Buddhism has already reached the Dharma-ending Age—there is no doubt about that. Peril is lurking everywhere; dangers crop up en masse. The proverbial "mountain of eggs" is no longer sufficient to describe the situation. Elder Master Hsu Yun said Buddhism is hanging on by a thread. The holy teaching has long been corrupt. It will be even more difficult to reverse the trend. Heterodox cults are all the rage. Frauds and phonies are everywhere. Non-Buddhists regard Shramanas (monks) as excrement. Yet within Buddhism itself, very few people have the will and determination to turn back the tide in the first place. Secondly, those within Buddhism have not been able to unite; the word for Shramana in Chinese is literally "sand door," which can mean that inside and outside the door, people are like scattered sand. Within Buddhism, you run your show and I run mine. If this continues, Buddhism will not last long. Some say that if one day there is no one in Buddhism who attains the fruition of sagehood, then the last days of Buddhism will be at hand. As Buddhists, even if this situation does not bring tears to your eyes, do you not feel the least bit anxious about the prospect of the Buddha's teaching dying out? The day that the Buddhadharma dies out, every Buddhist will have to bear the cross. Every Buddhist will be the follower of a dead religion; what glory is there in that? After the Buddhadharma is gone, it will be too late to think about transcending the world.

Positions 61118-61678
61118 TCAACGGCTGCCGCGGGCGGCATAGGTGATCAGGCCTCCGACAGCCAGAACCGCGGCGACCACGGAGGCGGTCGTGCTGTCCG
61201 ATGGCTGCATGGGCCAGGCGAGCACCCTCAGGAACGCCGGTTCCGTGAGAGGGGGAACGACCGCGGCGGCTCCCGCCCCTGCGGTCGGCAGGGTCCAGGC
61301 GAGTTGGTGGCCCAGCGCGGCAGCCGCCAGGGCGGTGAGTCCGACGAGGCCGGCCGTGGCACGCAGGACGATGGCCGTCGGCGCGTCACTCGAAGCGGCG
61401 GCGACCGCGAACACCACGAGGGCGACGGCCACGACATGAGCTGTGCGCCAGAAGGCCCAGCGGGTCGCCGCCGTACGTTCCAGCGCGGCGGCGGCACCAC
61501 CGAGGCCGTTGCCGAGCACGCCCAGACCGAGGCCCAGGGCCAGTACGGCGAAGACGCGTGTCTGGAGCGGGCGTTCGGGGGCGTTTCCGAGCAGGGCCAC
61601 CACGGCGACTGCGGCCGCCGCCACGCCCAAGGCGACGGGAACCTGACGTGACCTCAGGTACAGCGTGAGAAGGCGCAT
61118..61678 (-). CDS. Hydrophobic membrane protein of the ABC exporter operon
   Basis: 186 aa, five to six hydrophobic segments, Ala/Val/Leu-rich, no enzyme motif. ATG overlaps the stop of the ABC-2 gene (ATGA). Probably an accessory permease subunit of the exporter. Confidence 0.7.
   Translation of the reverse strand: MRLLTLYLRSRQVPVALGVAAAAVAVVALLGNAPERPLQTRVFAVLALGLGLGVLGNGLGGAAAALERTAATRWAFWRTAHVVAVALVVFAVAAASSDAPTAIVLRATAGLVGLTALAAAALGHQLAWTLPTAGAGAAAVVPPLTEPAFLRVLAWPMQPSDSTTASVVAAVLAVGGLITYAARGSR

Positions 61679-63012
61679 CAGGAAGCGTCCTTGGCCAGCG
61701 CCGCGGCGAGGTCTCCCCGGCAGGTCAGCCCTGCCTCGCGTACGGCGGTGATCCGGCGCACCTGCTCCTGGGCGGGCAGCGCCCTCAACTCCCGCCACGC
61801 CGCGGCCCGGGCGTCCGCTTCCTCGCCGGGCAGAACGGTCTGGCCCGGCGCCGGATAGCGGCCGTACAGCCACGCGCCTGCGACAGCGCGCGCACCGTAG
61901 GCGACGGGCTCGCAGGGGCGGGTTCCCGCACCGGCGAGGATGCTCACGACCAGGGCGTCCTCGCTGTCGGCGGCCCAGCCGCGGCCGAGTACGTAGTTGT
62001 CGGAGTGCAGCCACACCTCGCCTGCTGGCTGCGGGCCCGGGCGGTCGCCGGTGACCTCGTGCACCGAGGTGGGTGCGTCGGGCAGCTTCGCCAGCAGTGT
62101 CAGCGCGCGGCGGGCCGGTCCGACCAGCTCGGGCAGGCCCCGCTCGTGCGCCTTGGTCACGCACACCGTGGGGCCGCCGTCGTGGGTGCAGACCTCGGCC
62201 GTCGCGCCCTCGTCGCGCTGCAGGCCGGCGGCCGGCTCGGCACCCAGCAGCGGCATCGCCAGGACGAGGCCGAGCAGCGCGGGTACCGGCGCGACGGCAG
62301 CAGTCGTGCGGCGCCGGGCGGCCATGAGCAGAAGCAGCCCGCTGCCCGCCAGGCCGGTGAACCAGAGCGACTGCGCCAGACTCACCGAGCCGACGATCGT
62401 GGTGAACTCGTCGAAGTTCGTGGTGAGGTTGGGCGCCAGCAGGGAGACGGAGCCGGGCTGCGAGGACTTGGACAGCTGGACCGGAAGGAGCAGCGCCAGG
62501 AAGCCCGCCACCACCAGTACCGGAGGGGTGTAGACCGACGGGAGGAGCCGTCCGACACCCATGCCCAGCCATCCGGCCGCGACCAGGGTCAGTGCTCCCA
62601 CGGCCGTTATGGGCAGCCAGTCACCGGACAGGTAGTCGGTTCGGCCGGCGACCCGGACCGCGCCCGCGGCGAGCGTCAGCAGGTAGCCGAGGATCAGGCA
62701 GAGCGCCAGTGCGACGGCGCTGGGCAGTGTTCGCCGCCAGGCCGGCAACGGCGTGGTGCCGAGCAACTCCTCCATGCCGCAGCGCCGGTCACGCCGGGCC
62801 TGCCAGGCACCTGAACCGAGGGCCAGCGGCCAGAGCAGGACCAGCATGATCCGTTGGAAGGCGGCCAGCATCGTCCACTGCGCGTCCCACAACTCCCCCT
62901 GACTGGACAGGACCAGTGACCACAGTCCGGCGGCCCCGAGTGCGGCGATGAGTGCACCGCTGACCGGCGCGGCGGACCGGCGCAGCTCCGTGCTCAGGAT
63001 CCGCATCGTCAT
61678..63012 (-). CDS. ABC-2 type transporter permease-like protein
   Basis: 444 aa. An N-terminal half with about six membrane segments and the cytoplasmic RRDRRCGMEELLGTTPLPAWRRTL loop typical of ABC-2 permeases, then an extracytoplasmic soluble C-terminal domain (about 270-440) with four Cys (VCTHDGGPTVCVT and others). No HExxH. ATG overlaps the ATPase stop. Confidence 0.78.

Has Buddhism reached the end of the road in both the East and the West? Let me recount my experience upon returning home. In the summer of 1997 when I went to my hometown to visit my parents, I truly understood what the Master meant when he said that Buddhism in the East is rotten to the core. There, the emphasis is more on superficial form than actual practice; Buddhism has gradually become a religion for tourists. The tourist business is booming, and the sound of Dharma is rarely heard. Few people are willing to expound the Dharma, or perhaps few people understand how to expound it. In the seven days of the week, Sunday is the only day for Dharma lectures. I think that Great Master Tai Hsu, regardless of whether he is dead or alive, would be weeping and lamenting, "I never would have thought that my monastery would become this empty!" I would have something to say to that elder. I would say that when I had returned to my old home, I never expected that after the monks finished their dinner, they would stroll about at leisure, being entertained by song and dance, walking along the ocean front, or taking in the city nightlife and doing whatever caught their fancy. That was the reason my mother insisted that if I wanted to leave the home-life, I could do so back home; she didn't understand why I had to go so far away to the United States to leave home.